Last week, Somalia celebrated International Youth Day 2020 with the important theme of youth engagement for global action, an event which is held every year on August 12. Some stunning events were held in different parts of Somalia to commemorate International Youth Day 2020, a country where young people make up over 75% of the population.
In 1999, the General Assembly endorsed the recommendation made by the World Conference of Ministers Responsible for Youth (Lisbon, 8-12 August 1998) that 12 August be declared International Youth Day. International Youth Day gives an opportunity to celebrate and mainstream young peoples’ voices, actions and initiatives, as well as their meaningful, universal and equitable engagement.
While more people make their way into the internet, it is no surprise that the amount of electronic violence against women also rises and it is not a new phenomenon on the world but is dealt as part of violence and discrimination that women and girls face offline and online throughout their lives. While awareness rising about using secure and safe Internet is not common in Somalia and there is limited data on online harassment and violence, the problem is often overlooked in discussions of violence against women and is not perceived as a serious form of violence or an issue in Somalia and women do not often speak about online harassment and violence.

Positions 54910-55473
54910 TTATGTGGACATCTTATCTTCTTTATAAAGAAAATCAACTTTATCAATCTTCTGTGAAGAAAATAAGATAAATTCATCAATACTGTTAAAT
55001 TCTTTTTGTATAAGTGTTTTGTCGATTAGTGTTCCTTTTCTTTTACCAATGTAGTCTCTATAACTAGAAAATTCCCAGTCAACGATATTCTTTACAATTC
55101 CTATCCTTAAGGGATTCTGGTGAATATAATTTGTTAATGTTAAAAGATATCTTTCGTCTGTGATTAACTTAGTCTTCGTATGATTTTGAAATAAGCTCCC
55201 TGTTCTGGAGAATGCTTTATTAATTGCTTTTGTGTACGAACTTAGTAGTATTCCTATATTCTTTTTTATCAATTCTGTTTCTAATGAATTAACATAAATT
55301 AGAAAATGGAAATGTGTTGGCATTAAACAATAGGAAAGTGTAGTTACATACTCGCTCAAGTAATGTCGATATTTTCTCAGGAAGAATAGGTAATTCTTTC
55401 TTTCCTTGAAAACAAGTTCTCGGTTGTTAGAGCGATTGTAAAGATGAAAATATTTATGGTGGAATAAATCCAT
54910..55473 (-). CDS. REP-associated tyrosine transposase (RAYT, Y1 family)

The recent heated debates on Mogadishu’s representation in the Upper House and arrangements for the upcoming federal elections by the Lower House and public remarks and speeches by some senior government officials, politicians and other prominent figures triggered inflammatory and hate speech, disinformation and confrontation among Somali social media users.
The use of technology has experienced an exponential growth in Somalia and the online users and access to internet have been getting momentum with increasing number of people turning to social media platforms as a key source for the latest news and information.